Professor’s New Book Examines Divide Between Public Health and Medicine
In Me vs. Us: A Health Divided, Michael Stein, professor and chair of health law, policy & management, outlines how the country’s focus on individual medicine endangers the public’s health.
In the United States, we spend more on health care per year than any other high-income country in the world, with an average of nearly $12,000 per person. At the same time, we spend less than $300 per person per year on public health.
In his new book, Me vs. Us: A Health Divided, Michael Stein, professor and chair of health law, policy & management at the School of Public Health and a primary care physician, aims to answer why this has occurred. He examines how public health has repeatedly been overshadowed by individual medicine and offers eight reasons as to why America’s interest in the delivery of health care has long superseded our interest in public health and its focus on the core social, economic, and environmental forces that shape health.
“Public health has continually ‘lost’ the perspectival conflict to health care. It has lost in our funding priorities and, before the COVID-19 pandemic, in our daily conversations,” says Stein. “The restoration of the proper status of public health depends on our collective understanding of why we have underestimated its value in the first place.”
As a thought leader in the field, Stein has been writing about medicine and public health for decades. He has published over 400 scientific journal articles, spanning the topics of sleep, pain, addiction, HIV/AIDS, risk-taking, and mental health. He is also the award-winning author of six novels and five books of non-fiction, and his writings have been published widely in the press, including in The Washington Post, The Boston Globe, and The New York Times. Stein is also the executive editor of Public Health Post at SPH, an online magazine that informs the broader conversation on health and social justice.
Stein sat down to share more about his new book, its key takeaways, and how public health may hold the solutions to our most concerning health crises.
with Michael Stein
The title of the book is quite thought-provoking. Can you talk more about it?
The ethos of self-help is ubiquitous in the United States; it dictates everyone’s view of health. It is based on powerful ideas about individualism. Americans mostly think of life as an individual journey, as the story of Me. I make my own career success or failure. I am, by nature, self-absorbed in the pursuit of happiness. I can optimize my own health. All of this leads to the dominance of the medical perspective, the triumph of the therapeutic and the care of the individual.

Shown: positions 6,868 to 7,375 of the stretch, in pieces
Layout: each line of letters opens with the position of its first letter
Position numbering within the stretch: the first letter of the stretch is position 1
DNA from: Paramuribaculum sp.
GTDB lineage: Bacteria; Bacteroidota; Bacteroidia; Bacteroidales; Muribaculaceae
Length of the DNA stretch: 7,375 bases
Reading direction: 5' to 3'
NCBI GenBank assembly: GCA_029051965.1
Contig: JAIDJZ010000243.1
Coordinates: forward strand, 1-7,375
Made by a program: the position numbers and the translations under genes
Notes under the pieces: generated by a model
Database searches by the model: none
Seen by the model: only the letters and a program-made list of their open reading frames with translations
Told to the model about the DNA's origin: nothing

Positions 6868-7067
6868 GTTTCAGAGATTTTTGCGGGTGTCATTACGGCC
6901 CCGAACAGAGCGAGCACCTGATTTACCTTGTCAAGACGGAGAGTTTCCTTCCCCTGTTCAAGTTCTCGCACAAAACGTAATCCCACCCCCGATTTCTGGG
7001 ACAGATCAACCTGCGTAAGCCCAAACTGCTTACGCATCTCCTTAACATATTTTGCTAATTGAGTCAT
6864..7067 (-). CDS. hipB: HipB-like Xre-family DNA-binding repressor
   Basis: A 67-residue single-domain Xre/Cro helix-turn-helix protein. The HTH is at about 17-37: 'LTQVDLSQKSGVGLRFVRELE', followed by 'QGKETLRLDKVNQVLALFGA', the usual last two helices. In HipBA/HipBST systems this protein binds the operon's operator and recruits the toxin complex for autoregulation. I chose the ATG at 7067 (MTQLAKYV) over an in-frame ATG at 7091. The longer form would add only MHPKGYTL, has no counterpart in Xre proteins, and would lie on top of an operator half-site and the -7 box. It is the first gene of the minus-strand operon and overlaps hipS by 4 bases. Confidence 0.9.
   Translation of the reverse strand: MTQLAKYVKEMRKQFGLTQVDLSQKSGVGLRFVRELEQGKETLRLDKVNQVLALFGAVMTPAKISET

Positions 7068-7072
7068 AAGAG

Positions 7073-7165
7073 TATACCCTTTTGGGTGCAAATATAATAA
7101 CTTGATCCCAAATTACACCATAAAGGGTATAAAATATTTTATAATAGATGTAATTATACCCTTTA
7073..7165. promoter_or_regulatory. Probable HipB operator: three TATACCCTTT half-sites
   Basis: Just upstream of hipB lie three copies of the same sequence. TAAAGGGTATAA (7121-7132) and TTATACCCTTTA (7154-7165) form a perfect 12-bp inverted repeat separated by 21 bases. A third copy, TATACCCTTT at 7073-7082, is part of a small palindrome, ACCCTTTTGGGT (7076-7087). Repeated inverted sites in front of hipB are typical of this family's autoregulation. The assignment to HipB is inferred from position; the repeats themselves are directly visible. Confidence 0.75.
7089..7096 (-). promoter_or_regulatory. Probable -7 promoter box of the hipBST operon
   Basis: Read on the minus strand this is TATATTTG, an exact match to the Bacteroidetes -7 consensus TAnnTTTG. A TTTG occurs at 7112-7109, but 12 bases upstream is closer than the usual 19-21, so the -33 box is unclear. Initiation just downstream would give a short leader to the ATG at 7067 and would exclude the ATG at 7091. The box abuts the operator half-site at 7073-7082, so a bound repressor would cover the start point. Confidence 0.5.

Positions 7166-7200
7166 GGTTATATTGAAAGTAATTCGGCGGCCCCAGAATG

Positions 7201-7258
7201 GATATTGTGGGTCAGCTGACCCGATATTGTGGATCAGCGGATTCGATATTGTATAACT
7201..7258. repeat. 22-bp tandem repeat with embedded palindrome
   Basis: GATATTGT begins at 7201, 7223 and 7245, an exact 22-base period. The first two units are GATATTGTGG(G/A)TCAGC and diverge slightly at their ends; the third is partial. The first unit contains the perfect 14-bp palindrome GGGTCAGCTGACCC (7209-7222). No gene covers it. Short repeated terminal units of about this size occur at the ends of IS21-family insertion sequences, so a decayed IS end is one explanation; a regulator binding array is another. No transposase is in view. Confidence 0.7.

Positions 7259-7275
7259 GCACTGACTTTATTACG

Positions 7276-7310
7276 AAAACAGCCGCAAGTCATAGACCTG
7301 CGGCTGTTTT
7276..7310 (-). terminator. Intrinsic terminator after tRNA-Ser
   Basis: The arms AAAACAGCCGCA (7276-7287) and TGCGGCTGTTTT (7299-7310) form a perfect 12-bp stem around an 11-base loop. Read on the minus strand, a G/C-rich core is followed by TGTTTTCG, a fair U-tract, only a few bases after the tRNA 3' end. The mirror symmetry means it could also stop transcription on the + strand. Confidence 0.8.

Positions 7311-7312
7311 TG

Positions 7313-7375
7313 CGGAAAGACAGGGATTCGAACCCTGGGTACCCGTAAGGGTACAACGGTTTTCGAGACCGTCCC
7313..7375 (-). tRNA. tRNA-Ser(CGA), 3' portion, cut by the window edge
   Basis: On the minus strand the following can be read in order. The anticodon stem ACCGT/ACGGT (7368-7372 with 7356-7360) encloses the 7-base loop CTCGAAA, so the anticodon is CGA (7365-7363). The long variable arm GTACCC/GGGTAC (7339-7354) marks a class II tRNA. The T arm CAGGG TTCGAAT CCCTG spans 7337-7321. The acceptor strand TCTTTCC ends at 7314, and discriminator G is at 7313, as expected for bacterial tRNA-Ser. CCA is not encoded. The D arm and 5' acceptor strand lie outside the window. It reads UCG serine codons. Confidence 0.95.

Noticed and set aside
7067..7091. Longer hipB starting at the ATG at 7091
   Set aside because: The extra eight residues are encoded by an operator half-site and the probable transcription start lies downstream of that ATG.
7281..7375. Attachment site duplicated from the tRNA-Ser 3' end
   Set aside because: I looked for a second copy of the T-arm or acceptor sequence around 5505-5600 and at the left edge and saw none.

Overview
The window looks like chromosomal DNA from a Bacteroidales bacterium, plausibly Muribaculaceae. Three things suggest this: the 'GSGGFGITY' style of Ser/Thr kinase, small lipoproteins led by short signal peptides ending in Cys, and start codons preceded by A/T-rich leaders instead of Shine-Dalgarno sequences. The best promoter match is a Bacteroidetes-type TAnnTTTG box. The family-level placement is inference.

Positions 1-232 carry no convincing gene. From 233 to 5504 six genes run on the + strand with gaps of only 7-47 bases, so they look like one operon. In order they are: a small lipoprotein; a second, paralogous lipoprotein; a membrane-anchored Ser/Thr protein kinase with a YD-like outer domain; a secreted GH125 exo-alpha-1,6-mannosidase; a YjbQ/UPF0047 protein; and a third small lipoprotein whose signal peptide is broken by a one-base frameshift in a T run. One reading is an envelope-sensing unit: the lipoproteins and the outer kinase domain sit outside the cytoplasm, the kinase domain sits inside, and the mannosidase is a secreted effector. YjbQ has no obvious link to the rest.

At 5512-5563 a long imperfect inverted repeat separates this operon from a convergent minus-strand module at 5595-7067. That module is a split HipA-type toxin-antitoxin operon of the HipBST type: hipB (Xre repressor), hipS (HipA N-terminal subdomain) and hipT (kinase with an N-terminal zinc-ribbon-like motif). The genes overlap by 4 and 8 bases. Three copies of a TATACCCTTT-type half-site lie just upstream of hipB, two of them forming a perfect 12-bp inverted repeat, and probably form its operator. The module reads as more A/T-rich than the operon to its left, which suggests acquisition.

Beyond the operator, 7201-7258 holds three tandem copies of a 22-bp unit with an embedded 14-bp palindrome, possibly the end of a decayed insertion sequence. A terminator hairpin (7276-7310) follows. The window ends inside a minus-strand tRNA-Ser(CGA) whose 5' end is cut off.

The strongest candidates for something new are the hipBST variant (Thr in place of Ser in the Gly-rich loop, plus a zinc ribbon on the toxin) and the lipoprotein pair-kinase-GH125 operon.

Public health has a different ethos: Us-oriented. To think of ourselves as part of a group is what a public health perspective asks of us. The divide of these two perspectives, Me vs. Us, is playing out in many societal arenas at the moment, but none more so than in health.
What are the main takeaways of the book?
I would say first, that public health solutions, in the end, are policy solutions, and good policy solutions arise only when society is paying attention to who is making decisions. That said, we need to elect public officials who have an interest in health, and think of the intended and unintended health effects in every piece of legislation they vote for. Second, we should keep in mind the fundamental concept of needing to change societal incentives from sickness cure to keeping and protecting health. And third, as long as the medical care system is dominant, it needs to embed public health thinking and practice.
What needs to be done to change the American mindset around placing higher value on individual medicine over the work of public health? Is this possible?
It would take a deep cultural change. The medical perspective asks, “What can I do to make myself healthy?” The public health perspective asks, “In addition to helping myself, what can we do to improve the health of others?” The work of public health, beyond the moments of infectious disease outbreaks, which have their own momentum, is mule work—slow, difficult, painstaking. We have to decide if we have the patience and attention to do it.
Who is this book for?
It’s for anyone interested in asking the question of why people living in the richest counties in the US live twenty years longer, on average, than people living in the poorest counties, and who believes the health care system doesn’t and will never have an answer. Or anyone interested in how to reverse the past fifty years of worsening weight gain among Americans. Public health has some remedies that begin with a different way of thinking about health and what contributes to life expectancy.
What else do you have coming out?
In about a month I have another book out called Accidental Kindness: A Doctor’s Notes on Empathy. It consists of a series of essays about doctors and patients interacting, and I try to unlock the mystery of how kindness, or unkindness, happens during the intimate dance between these two partners, during illness.
I’m a primary care doctor, and this is a Me book, but dyadic too in that I include stories of patients I’ve cared for and stories of when I have been a patient. I interrupt in places to take the reader on digressions about the neuroscience of empathy, how we make medical decisions, and studies that have evaluated whether kindness actually matters in terms of medical outcomes.